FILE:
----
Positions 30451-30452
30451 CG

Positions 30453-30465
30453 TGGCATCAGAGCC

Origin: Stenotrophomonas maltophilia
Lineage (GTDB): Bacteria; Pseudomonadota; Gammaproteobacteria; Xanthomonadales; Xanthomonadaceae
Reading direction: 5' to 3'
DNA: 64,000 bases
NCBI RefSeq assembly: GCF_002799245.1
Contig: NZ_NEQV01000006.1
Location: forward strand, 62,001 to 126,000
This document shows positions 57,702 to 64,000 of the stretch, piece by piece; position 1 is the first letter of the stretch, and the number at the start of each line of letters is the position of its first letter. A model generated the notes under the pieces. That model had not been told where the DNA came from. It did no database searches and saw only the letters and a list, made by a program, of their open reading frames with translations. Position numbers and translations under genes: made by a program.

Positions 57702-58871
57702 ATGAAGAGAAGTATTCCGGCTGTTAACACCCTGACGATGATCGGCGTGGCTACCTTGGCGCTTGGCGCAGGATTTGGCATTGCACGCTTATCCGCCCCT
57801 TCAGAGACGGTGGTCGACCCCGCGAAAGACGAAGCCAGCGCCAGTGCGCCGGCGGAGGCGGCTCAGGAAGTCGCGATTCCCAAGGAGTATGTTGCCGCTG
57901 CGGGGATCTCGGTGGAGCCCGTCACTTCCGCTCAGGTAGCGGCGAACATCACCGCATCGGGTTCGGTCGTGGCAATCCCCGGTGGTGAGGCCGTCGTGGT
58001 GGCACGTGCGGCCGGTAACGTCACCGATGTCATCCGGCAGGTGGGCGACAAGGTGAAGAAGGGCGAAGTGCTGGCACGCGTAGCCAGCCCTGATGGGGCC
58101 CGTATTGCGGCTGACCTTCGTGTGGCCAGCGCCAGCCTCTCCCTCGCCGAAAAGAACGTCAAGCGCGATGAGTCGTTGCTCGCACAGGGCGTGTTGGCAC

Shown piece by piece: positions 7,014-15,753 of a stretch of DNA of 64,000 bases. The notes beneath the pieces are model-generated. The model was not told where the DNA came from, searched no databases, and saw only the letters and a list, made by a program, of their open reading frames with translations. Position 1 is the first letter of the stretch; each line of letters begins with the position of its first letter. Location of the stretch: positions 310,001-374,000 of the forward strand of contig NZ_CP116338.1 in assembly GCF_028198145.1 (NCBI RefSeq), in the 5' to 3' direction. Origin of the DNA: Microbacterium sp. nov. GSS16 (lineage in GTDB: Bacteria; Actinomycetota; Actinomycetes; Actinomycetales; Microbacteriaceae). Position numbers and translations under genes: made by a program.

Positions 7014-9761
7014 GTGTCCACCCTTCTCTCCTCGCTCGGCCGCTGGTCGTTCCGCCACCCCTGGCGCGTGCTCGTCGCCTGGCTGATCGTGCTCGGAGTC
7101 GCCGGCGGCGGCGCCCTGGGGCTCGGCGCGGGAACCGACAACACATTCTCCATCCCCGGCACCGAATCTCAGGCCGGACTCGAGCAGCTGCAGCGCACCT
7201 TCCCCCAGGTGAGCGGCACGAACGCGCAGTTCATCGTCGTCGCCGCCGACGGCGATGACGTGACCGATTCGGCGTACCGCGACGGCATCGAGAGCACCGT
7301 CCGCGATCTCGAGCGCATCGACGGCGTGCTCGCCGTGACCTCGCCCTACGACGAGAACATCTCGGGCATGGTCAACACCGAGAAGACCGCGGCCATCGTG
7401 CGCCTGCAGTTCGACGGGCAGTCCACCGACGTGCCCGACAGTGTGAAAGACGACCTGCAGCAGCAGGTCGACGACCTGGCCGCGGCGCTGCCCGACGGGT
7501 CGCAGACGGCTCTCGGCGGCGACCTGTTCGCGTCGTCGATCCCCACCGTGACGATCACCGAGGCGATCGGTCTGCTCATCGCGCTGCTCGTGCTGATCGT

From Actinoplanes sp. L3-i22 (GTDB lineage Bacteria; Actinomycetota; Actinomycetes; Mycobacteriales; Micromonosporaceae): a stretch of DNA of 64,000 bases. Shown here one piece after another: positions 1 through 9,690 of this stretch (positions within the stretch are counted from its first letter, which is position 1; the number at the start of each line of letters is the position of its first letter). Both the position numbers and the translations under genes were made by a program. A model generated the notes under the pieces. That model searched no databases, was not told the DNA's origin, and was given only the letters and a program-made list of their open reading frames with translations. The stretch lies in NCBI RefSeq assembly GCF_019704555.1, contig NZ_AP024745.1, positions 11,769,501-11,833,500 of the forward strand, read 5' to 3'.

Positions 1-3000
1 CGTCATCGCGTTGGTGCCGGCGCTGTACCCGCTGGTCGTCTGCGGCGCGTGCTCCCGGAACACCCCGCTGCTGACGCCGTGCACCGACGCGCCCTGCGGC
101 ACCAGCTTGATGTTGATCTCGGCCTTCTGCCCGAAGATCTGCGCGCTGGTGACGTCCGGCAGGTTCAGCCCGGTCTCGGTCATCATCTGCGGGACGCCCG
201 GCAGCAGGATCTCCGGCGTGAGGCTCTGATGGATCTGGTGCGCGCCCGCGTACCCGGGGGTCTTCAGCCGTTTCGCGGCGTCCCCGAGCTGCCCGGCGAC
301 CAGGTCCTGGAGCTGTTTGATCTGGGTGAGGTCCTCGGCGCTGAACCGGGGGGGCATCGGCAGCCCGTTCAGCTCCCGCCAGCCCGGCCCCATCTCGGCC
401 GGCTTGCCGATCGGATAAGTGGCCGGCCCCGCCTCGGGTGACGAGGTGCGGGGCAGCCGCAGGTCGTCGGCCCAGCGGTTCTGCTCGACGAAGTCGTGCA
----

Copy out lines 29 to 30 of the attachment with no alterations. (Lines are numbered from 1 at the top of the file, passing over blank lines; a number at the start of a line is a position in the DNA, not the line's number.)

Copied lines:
1 CGTCATCGCGTTGGTGCCGGCGCTGTACCCGCTGGTCGTCTGCGGCGCGTGCTCCCGGAACACCCCGCTGCTGACGCCGTGCACCGACGCGCCCTGCGGC
101 ACCAGCTTGATGTTGATCTCGGCCTTCTGCCCGAAGATCTGCGCGCTGGTGACGTCCGGCAGGTTCAGCCCGGTCTCGGTCATCATCTGCGGGACGCCCG